HALT's 2008 Judicial Accountability Report Card found that state and federal systems of judicial oversight are shrouded in secrecy.  Although most jurisdictions no longer prohibit citizens from disclosing information about an ethics complaint against a judge, a whopping 17 states and the federal circuits continue to retain some form of gag rule. 

"In an era that embraces principles of sunshine and transparency, it's astounding that citizens across the country are restrained from speaking about the misconduct of state and federal judges," stated HALT Senior Counsel Suzanne M. Blonder.  "Gag rules not only violate an individual's right to free speech, they also keep the general public in the dark about whether the system of judicial oversight is operating effectively."

The restrictive rules range from those which require complainants to remain silent only in certain contexts to those that strictly forbid individuals from speaking about a judge's misconduct until a judicial conduct commission orders public discipline.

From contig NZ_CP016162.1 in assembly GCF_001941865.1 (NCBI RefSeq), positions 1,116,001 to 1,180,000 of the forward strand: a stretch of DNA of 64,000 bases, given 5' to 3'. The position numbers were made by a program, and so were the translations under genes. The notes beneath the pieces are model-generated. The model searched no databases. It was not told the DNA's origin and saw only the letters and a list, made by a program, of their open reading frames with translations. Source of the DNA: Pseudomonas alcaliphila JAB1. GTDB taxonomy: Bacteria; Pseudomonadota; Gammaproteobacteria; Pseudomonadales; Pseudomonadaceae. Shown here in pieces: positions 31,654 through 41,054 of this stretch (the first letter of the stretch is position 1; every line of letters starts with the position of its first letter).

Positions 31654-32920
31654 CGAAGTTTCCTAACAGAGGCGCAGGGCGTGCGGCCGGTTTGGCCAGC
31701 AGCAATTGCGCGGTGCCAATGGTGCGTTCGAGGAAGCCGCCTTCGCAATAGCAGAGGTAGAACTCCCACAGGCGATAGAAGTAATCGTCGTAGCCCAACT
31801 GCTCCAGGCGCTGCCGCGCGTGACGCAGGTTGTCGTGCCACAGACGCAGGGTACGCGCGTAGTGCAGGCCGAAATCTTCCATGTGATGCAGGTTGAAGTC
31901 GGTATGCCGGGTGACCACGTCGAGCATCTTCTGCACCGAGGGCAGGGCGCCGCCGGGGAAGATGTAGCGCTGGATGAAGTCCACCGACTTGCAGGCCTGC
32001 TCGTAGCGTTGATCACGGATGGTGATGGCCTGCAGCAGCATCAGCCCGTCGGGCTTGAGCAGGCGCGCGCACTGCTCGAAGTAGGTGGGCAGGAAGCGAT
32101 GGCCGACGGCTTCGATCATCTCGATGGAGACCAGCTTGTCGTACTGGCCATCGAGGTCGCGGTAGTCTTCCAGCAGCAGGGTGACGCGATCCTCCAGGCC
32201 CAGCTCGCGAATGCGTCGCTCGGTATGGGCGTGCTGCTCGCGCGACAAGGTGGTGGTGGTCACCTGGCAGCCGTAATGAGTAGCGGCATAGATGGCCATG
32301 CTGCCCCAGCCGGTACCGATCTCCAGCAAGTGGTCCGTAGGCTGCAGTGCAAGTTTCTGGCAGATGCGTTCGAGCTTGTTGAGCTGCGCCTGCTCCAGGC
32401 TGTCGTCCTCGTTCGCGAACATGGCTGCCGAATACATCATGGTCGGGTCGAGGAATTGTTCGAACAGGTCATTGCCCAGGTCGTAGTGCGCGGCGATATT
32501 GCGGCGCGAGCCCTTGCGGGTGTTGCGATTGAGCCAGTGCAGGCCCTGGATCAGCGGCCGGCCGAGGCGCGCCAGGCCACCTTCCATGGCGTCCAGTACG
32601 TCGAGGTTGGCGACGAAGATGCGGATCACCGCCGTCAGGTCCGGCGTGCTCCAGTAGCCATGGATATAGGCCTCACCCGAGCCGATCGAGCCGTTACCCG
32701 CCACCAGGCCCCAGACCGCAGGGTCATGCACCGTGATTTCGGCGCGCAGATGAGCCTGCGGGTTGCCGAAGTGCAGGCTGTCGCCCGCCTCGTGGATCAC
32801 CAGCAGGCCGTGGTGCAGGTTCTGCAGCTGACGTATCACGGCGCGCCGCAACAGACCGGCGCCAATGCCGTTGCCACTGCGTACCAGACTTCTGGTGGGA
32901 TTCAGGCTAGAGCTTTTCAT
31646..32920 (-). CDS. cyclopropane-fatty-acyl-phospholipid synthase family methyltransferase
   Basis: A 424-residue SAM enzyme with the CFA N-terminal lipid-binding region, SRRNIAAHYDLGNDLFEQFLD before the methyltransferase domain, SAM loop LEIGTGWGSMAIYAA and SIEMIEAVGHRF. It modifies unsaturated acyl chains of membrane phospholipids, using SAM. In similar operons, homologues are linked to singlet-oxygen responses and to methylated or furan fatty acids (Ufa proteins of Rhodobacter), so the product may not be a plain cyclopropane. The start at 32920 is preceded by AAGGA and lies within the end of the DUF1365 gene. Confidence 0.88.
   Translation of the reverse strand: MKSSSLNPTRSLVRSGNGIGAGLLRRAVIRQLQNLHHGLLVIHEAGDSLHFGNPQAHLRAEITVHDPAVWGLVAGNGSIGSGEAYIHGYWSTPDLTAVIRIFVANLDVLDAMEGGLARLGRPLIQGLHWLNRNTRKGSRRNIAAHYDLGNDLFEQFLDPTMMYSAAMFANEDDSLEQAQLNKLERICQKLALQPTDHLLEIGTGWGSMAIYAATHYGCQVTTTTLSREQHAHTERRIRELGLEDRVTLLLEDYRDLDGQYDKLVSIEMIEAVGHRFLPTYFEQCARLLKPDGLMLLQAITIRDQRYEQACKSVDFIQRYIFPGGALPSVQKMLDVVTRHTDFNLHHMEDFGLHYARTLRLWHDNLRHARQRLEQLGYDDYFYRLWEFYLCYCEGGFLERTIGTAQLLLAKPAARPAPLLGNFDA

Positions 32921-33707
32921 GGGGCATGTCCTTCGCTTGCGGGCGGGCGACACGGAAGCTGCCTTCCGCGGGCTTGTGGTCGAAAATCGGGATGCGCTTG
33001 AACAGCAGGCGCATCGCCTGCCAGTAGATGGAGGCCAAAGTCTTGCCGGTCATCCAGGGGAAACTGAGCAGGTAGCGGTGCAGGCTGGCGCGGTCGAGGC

Nevada, New Hampshire and the federal circuits maintain modified gag rules.  In New Hampshire, the grievant may not even mention an ethics complaint to family members or friends until the state's Judicial Conduct Committee files formal charges against the judge, dismisses a grievance or informally resolves the matter. 

Fourteen states-Alaska, Arkansas, Colorado, Georgia, Hawaii, Iowa, Kentucky, Louisiana, Maine, Massachusetts, Mississippi, North Carolina, Ohio, Virginia and Wyoming-go a step further, barring all speech about judicial misconduct until public discipline is ordered.

Some of these states threaten citizens with criminal sanctions for daring to speak publicly about a judge's misconduct.  The complaint form provided by Arkansas' Judicial Discipline and Disability Commission informs complainants: "Any information contained in this letter or received from you is strictly confidential . . . .  Any person who violates this confidentiality requirement is subject to punishment for contempt of the Arkansas Supreme Court." 

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